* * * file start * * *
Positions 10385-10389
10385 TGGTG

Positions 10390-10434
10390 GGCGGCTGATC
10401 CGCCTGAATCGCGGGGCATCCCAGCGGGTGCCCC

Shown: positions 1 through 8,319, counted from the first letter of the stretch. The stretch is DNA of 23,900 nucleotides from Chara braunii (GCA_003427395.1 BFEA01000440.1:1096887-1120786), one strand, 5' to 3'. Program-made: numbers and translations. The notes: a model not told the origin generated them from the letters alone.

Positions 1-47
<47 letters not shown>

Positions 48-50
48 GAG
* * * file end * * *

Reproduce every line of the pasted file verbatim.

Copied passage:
Positions 10385-10389
10385 TGGTG

Positions 10390-10434
10390 GGCGGCTGATC
10401 CGCCTGAATCGCGGGGCATCCCAGCGGGTGCCCC

Shown: positions 1 through 8,319, counted from the first letter of the stretch. The stretch is DNA of 23,900 nucleotides from Chara braunii (GCA_003427395.1 BFEA01000440.1:1096887-1120786), one strand, 5' to 3'. Program-made: numbers and translations. The notes: a model not told the origin generated them from the letters alone.

Positions 1-47
<47 letters not shown>

Positions 48-50
48 GAG